Experimental section:

The experimental section (verbal or quantitative), consists of new questions that ETS is considering for future use, however, the experimental section does not form a part of the main score. Since students have no definite way of knowing which section is experimental, it is advisable for students to give their best in every section. Sometimes an identified research section at the end of the test is also provided instead of the experimental section.

Test Dates:

The GRE Test (computer-based) is offered year-round at Prometric test centres. Students can take the GRE Test once every 21 days, up to five times within a 12-month period. This applies even if a student has cancelled his scores of a previously taken test. However, to register and take the test on a specific date, students are required to first create a ‘My GRE Account.’


To register for GRE, students have to create a ‘My GRE Account’. There are four ways to register for the GRE general test- Online, Phone, Mail and Fax registration.


In the GRE test, three scores are reported:

  1. Verbal Reasoning wherein the scores are given on a scale of 130–170, in 1-point increments
  2. Quantitative Reasoning also on a 130–170 score scale with 1-point increments and
  3. Analytical Writing which is given on a 0–6 score level, in half-point increments.

The official scores are mailed in 10–15 days after the student’s actual test date.

Validity of GRE scores:

The scores are valid for five years.  However, students can request for a re-score up to 3 months after the actual test date.

Introduction to GRE sections
How to register for the TOEFL iBT exam
How to Register for the GRE exam
Day before GRE exam

Day before GRE exam

You have done your utmost to prepare yourself for the big day. The race has been long and you have come very close to the finishing line. You have poured all your energies in meticulously planning for your exam, studied exhaustively and done countless revisions.  The last thing that you want now is to ruin your exam performance by any careless slip-up. Now that you are fully equipped to take the much awaited GRE/SAT/GMAT exam, make sure to follow the right strategy.  Read More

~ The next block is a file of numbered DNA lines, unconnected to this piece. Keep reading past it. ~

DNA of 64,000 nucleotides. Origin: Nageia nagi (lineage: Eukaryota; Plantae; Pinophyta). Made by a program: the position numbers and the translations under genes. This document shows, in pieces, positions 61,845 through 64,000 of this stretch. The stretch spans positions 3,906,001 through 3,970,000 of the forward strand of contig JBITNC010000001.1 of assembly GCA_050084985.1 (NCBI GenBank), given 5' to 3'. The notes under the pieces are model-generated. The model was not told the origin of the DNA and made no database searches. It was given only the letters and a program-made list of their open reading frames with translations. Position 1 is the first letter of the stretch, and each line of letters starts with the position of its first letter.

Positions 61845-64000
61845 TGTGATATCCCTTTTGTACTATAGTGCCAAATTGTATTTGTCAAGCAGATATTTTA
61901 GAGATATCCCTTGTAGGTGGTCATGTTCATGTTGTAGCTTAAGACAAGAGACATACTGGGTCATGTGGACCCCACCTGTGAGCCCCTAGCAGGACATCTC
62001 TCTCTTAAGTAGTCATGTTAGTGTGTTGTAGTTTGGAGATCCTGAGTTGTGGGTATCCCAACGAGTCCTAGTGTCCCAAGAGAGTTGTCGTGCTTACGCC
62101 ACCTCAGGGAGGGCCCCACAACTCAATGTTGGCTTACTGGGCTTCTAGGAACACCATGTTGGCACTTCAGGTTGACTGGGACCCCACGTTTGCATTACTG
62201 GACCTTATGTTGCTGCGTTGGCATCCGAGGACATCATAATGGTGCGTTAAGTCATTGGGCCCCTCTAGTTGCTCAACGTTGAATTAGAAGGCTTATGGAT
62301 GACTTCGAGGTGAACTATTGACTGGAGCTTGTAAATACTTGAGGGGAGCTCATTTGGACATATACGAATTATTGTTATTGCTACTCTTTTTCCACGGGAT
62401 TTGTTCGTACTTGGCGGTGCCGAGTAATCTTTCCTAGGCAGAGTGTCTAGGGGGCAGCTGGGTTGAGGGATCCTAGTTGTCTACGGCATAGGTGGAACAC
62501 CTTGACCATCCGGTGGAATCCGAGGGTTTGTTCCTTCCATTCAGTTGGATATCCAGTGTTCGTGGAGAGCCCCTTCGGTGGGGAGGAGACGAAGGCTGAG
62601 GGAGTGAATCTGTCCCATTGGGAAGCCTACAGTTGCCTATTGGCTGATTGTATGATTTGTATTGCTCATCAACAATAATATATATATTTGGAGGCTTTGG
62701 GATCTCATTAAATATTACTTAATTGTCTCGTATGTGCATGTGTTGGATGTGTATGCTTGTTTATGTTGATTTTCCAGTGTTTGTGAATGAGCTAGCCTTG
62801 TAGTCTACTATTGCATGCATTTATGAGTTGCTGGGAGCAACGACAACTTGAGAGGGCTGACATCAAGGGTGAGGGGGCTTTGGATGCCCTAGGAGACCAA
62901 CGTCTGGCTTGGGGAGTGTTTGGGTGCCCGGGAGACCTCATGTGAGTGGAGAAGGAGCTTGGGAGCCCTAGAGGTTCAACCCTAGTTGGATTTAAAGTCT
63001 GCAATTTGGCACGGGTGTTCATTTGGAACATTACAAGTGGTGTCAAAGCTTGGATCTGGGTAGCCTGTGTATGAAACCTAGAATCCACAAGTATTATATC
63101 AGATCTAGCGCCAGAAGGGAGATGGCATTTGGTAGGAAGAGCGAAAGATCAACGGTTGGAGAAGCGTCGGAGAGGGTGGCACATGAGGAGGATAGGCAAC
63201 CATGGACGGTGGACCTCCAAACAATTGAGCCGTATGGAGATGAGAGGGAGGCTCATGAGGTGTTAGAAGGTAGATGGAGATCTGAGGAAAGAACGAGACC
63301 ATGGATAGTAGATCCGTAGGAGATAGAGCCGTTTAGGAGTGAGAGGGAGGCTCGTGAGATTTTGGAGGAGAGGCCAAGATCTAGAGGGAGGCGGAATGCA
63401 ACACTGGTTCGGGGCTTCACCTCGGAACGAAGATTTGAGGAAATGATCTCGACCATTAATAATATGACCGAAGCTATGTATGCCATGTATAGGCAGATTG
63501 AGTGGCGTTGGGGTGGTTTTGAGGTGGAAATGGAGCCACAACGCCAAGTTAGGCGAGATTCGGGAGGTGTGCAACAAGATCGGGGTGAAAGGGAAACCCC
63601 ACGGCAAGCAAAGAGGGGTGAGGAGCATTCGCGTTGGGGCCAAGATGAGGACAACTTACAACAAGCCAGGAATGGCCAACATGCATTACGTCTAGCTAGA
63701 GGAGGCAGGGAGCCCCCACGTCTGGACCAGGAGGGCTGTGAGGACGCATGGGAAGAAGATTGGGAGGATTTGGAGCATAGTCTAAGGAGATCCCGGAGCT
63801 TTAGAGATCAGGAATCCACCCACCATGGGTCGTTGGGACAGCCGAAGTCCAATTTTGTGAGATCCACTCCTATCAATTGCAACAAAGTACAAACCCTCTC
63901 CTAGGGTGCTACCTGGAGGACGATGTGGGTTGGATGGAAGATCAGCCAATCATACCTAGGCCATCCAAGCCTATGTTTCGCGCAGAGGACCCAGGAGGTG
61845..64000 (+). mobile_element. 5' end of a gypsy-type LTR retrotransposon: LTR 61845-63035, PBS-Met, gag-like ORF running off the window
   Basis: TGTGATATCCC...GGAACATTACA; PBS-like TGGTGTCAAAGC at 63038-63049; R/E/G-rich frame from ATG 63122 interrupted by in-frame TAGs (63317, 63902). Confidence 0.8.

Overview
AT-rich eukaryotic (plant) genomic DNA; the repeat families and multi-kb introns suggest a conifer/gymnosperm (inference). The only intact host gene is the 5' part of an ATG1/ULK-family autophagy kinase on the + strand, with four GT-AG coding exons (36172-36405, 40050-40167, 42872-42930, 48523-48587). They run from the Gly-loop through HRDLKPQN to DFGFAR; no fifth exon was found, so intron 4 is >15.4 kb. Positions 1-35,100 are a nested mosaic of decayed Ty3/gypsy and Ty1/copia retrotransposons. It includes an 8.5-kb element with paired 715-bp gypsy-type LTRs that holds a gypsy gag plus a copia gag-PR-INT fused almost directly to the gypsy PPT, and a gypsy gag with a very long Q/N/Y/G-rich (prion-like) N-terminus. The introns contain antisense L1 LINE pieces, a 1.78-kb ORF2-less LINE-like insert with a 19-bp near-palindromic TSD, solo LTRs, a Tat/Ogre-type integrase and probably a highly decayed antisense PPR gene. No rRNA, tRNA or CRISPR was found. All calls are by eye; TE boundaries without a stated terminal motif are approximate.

TOEFL Vs IELTS – Which one is better for me?

Effective communication in English involves much more than understanding grammatical conventions. The education system in most western countries is highly collaborative and research oriented.  Therefore, students are required to understand the contextual and colloquial usage of English. This is why most acclaimed universities expect students to have a strong command over the communicative aspects of English.  Being able to express your ideas cogently in succinct language is a sought-after skill.  Moreover, the ability to read, comprehend and respond to huge volumes of library reference material ensures a student’s success in academic and research undertakings.  Hence higher education aspirants from countries where English is not the first language need to exhibit the required proficiency in English in order to become a part of an international classroom setting.

On this account, the two standardized English language testing systems, which are widely accepted in most of the foreign universities i.e. IELTS (International English Language Testing Service) and TOEFL (Test of English as a Foreign Language) are sought out by students and professionals alike. The IELTS and TOEFL are similar in many ways. Both IELTS and TOEFL gauge the student’s skills in the four linguistic competencies — Reading, Speaking, Listening and Writing.  Both are widely accepted all over the world. So the on-going debate of which test to take has become a moot point amongst aspirants.

Simplifying the matter, the choice between TOEFL and IELTS depends on the following criteria:

  1. a) Your destination
  2. b) Your purpose
  3. c) Your specific strengths and weaknesses